This song begins a stretch for the album that really cements its status as one of the best things out right now. As Justin did for him on the last song, Timbaland steps back and lets Justin go to work. And what a job he did. He really sings the hell out of this song, much like he did on the first track. I wouldn’t have been surprised if you’d told me this could have been a leftover from the Justified days, because it sounds really similar sonically to what Justin was making back then. This is just smooth music, something to mellow out to while driving or relax to on a Sunday afternoon. It’s one of the things Timberlake does best and it shows. There’s a breakdown about 3/4 of the way through that sounds really Roots-esque. Hearing songs like this one performed live would be awesome, and I’m sure that Justin’s tour this summer will have a live band to emulate that kind of soulful sound.
Just like the last song, this one sounds like it could have fit right at home on one of Justin’s previous albums. Instead of Justified though, this is more in the vein of FS/LS. It’s a song that you want to dance to, but at the same time you wanna sing as loud as possible. It’s classic Timberlake, enough groove for the clubs, but enough substance for the headphones. Many people assumed that Timberlake wouldn’t be able to sustain a career after his N*Sync days, that he’d be too poppy or wouldn’t have much soul. Songs like Tunnel Vision are why that’s clearly not the case. I can see this song being a single, it won’t do as well as Suit & Tie and Mirrors, but it’s a fun song with a catchy chorus.
After four opportunities to get up and dance, we get back into the mushy stuff with Spaceship Coupe. This is another one of those songs that will make you think of Robin Thicke, but like I said before, Justin just beats him at his own game. I hear a lot of modern R&B influence in this song, it’s similar to what you’d hear from artists like Marsha Ambrosious or perhaps even Prince (shout out to the guitar solo). It’s a grownup love song, something that’s fallen by the wayside on popular radio. It’s probably my second favorite song on the album, just for the fact that it’s outside of Justin’s comfort zone, yet he still manages to deliver.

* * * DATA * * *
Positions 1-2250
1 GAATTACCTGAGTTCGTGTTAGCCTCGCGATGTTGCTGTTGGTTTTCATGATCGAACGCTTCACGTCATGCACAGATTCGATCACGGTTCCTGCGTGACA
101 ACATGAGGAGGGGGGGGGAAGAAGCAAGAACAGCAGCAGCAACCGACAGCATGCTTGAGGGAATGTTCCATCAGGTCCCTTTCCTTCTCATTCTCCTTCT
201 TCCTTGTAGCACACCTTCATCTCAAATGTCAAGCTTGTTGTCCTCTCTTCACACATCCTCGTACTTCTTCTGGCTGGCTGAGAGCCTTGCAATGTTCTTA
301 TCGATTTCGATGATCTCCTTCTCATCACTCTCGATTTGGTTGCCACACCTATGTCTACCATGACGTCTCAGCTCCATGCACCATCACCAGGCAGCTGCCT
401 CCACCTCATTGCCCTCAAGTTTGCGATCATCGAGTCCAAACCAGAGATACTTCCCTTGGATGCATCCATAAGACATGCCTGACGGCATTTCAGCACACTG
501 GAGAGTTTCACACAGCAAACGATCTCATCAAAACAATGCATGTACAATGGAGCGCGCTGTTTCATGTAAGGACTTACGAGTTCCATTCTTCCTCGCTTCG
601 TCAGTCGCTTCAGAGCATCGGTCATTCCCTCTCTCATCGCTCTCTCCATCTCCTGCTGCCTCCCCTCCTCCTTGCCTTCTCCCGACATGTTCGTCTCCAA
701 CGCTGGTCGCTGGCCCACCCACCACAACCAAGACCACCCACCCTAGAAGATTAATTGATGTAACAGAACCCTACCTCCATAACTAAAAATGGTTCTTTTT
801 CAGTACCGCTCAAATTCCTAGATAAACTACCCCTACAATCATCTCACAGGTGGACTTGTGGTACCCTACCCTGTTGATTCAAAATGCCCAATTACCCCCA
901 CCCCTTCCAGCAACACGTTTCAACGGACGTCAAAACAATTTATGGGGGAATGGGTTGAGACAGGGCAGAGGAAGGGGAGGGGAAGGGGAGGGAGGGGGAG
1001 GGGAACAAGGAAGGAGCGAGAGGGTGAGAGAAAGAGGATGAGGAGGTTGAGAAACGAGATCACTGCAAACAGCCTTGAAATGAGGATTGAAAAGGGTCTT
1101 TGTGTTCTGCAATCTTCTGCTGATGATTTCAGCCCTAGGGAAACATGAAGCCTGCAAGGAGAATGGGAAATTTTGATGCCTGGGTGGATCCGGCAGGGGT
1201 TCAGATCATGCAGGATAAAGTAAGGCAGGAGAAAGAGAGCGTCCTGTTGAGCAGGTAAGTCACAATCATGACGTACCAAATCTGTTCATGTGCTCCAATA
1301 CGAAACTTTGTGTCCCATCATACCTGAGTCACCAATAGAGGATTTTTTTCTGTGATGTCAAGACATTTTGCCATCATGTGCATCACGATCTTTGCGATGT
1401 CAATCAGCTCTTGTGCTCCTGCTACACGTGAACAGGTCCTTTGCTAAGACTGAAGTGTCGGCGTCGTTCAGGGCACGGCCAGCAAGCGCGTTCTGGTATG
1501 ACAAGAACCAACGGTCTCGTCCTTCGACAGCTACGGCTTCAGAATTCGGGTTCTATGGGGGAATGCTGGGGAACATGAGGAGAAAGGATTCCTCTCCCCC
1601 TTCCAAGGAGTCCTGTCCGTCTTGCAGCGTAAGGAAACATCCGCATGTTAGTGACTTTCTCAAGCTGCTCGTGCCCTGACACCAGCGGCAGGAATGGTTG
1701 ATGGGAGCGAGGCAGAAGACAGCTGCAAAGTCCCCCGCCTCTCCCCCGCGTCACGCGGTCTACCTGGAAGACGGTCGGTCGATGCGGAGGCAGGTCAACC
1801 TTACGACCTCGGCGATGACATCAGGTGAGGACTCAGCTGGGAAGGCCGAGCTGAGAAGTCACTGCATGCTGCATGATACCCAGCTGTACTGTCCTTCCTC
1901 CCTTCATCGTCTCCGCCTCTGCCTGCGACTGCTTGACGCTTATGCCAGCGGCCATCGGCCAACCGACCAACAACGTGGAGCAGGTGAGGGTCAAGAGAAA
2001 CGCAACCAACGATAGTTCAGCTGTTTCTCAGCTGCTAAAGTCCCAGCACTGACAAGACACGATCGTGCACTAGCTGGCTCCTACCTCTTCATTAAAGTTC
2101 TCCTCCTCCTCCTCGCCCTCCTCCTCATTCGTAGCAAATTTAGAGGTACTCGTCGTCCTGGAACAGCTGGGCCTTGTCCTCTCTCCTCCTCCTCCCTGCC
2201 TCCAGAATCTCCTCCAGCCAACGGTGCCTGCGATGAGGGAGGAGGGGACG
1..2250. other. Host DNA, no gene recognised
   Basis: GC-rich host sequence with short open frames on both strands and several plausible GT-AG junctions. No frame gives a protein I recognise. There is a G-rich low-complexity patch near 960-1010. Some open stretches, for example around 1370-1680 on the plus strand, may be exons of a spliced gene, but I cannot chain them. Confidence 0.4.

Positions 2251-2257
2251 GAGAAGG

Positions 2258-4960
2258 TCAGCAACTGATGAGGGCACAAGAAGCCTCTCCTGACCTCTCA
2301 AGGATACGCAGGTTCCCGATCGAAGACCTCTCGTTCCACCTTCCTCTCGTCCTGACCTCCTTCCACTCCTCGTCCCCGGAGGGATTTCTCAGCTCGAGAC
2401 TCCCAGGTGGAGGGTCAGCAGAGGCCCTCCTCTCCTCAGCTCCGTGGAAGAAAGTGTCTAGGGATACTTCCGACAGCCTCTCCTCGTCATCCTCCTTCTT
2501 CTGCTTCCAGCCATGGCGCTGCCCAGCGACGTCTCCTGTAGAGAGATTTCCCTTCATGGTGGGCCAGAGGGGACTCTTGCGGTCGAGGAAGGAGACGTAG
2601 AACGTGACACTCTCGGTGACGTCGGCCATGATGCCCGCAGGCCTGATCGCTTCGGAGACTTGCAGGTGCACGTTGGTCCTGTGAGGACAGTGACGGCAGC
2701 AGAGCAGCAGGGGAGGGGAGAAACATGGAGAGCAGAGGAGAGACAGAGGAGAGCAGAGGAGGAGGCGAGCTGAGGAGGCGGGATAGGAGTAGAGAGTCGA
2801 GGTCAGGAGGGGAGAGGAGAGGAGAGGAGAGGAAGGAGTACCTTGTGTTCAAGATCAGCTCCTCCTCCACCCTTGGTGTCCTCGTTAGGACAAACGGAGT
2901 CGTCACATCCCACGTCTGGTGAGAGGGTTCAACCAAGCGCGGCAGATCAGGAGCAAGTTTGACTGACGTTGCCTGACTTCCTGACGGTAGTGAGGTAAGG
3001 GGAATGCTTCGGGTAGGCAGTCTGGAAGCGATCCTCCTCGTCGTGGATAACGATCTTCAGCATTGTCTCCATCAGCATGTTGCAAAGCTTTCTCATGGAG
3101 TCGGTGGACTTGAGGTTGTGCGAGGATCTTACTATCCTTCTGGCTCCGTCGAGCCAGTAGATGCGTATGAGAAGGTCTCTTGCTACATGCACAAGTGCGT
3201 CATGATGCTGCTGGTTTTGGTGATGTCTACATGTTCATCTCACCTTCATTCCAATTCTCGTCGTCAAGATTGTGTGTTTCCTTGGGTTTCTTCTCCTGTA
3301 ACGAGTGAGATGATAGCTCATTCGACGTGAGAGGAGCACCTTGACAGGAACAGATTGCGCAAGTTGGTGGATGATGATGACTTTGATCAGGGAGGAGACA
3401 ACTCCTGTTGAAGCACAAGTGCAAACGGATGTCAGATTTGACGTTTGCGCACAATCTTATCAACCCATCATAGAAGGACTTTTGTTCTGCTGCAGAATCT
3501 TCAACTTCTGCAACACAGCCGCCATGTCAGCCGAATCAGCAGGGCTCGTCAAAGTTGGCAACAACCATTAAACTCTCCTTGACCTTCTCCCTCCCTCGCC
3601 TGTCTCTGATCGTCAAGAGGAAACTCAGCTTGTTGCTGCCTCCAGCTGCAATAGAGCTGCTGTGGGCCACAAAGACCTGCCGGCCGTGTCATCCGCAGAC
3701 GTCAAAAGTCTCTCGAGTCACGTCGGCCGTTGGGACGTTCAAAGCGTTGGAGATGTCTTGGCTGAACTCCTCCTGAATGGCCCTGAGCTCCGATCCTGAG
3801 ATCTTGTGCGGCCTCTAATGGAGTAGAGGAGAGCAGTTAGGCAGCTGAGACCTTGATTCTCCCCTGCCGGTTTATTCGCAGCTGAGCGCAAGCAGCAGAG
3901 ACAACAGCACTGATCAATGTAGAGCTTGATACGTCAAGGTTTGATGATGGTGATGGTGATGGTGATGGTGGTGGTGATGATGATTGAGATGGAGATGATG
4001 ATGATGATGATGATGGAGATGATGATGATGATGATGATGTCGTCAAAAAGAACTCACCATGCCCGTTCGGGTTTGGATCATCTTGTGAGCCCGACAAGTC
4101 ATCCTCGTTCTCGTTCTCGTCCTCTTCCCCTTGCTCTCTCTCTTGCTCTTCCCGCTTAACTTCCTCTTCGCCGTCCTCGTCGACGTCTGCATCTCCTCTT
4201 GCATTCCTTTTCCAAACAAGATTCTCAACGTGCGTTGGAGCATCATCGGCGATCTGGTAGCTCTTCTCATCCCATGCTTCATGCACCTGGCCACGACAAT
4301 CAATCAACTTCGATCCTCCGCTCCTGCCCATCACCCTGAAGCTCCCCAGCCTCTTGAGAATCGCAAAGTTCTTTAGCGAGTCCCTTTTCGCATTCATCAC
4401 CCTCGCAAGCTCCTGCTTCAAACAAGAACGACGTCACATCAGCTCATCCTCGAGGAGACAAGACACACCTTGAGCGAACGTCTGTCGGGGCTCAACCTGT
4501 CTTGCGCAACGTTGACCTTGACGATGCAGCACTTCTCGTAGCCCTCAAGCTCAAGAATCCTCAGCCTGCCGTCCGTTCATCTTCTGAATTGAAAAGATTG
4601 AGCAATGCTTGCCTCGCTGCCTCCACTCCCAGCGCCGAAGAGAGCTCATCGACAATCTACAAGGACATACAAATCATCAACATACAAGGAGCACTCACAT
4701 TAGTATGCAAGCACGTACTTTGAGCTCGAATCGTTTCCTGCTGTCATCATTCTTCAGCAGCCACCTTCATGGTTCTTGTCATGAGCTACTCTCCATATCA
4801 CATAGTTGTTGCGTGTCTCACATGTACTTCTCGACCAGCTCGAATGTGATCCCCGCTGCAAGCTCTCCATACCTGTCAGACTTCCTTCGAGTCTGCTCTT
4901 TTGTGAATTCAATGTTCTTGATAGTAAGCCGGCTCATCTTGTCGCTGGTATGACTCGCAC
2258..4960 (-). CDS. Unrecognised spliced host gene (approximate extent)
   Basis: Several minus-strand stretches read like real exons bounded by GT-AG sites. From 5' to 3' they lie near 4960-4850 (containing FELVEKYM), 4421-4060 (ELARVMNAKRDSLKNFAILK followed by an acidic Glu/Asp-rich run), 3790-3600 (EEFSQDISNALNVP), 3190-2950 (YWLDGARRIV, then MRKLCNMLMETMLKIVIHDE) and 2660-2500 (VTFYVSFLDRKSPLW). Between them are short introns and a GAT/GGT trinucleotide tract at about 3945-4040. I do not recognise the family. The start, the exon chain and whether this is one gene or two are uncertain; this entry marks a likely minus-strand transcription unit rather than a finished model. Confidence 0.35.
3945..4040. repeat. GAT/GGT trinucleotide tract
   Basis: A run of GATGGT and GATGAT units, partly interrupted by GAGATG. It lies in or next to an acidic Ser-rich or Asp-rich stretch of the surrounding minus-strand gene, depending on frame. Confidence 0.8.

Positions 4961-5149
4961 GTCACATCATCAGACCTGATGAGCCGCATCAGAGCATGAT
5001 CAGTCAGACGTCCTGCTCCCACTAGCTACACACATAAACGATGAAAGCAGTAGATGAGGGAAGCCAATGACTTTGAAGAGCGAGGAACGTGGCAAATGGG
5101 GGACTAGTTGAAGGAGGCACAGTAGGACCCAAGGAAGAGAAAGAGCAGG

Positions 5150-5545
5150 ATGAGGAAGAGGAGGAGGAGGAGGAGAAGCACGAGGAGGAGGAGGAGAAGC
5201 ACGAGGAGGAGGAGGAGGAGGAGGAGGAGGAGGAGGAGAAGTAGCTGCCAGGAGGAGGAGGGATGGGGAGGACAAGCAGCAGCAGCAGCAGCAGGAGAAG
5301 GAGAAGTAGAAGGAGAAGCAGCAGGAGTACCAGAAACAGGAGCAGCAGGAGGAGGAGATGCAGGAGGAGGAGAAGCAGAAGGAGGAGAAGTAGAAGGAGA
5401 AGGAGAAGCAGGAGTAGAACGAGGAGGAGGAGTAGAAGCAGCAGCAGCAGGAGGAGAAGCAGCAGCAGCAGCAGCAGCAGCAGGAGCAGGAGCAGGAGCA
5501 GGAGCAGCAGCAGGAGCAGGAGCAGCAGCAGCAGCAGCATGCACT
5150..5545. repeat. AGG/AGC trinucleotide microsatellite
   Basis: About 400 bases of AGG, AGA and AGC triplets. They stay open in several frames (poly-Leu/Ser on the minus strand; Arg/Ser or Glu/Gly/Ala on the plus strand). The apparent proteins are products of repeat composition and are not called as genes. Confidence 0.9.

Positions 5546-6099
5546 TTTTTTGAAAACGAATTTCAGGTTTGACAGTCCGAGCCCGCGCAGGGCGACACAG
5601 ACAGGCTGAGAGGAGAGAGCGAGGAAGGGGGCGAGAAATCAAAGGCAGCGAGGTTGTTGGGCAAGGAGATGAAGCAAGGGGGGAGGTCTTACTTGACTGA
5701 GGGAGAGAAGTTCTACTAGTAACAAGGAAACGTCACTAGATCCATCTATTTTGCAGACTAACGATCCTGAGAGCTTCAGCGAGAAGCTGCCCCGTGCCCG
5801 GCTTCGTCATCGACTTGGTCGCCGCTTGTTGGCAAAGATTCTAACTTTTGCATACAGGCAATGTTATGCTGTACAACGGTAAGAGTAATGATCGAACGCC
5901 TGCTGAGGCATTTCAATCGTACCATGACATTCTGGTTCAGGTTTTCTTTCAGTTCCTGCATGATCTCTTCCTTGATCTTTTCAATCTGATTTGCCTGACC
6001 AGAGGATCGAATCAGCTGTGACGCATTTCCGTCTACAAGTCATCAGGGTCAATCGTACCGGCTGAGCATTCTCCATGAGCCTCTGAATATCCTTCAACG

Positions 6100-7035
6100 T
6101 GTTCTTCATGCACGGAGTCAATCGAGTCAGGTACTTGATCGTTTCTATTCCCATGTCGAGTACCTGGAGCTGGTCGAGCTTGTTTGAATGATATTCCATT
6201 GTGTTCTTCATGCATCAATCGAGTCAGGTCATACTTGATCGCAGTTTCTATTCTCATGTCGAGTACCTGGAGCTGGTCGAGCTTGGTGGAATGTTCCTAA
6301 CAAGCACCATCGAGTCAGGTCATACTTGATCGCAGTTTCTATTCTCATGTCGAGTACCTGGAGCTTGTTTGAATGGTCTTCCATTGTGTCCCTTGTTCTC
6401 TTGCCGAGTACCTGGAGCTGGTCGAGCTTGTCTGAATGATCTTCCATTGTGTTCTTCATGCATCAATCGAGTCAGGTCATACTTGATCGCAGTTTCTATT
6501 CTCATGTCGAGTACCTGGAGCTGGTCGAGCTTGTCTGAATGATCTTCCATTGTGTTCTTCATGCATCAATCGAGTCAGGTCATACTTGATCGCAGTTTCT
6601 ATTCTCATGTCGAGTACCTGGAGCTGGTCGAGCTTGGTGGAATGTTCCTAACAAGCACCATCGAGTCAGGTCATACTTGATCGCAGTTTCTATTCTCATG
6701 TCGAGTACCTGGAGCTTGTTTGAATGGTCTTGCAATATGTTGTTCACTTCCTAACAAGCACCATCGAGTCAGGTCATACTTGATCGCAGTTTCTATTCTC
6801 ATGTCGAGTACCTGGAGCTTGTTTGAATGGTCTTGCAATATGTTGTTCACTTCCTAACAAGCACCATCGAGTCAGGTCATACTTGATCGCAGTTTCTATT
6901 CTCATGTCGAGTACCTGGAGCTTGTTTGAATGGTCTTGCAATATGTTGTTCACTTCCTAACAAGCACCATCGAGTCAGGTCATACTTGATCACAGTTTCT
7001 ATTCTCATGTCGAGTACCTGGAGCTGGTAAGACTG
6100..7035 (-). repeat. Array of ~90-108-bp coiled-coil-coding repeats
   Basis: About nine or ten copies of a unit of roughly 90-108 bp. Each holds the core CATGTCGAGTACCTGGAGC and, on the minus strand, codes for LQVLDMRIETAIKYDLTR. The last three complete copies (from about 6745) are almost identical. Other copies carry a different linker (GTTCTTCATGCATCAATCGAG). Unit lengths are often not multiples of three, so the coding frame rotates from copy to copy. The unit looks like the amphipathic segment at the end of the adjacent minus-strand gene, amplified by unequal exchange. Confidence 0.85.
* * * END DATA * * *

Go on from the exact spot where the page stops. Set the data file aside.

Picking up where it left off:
This is the shortest song on the album (just under 5 minutes), and it serves as sort of a late interlude. Timbaland introduces “JT and The Tennessee Kids”, much like Dick Clark would a doo-wop group on American Bandstand. That’s about the era this song would fall into, though updated. It’s Justin Timberlake’s take on classic R&B, and you can truly see how much of a student of the game he is. You get about three decades of music in this one song. The bassline and horns from the 50s, the lyrics from the 60s, and a pinch of funk from the 70s. This blend of styles into something so seamless and remarkable is what makes JT so special.
Let the Groove Get In
This brings us back to the dance floor, and really speaks volumes about the pace of the album. The order of the songs won’t wear you out, but it won’t lull you to sleep either. This is a fun song to listen to, and it’s one people are really gonna like. This is the type of song you play at a party and get everyone up for at the end of the night. There’s not much here lyrically, but it’s a party song. It’s about the beat and there’s plenty of it to go around.
This is the second single from the album, and it’s a truly great song. You get all the elements of what makes Justin such a joy to listen to. The classic Timbaland production, the heartfelt lyrics and of course the great singing ability. The song is long for a single (though the radio version is shorter), about 8 minutes, but it feels like about four. That’s not to say that it’s a fast paced song, you just kind of lose track of how long it is because of how much you like it. And that’s never a bad thing.
Blue Ocean Floor
All good things must come to an end, and Blue Ocean Floor is the end of this album. It’s a strange song, especially compared to the rest of the album. I personally didn’t really care for it, I feel that it drags and that it’s a bad way to end the album. It’s kind of anticlimactic to have such a solid album end with a dud like this.
All in all, The 20/20 Experience is a triumphant return to music for Justin Timberlake. Older fans will get all the things they liked from the first two albums, and new fans will find a lot to like. It’s not the best Justin Timberlake album in my opinion, but one could certainly debate it. It’s an album that further shows the comeback of R&B and soul. After getting the stellar Channel ORANGE and Kaleidescope Dream albums from Frank Ocean and Miguel last year, it’s safe to say that the genre is going back to its soulful, experimental, and downright entertaining roots.
I give The 20/20 Experience an 8.5/10.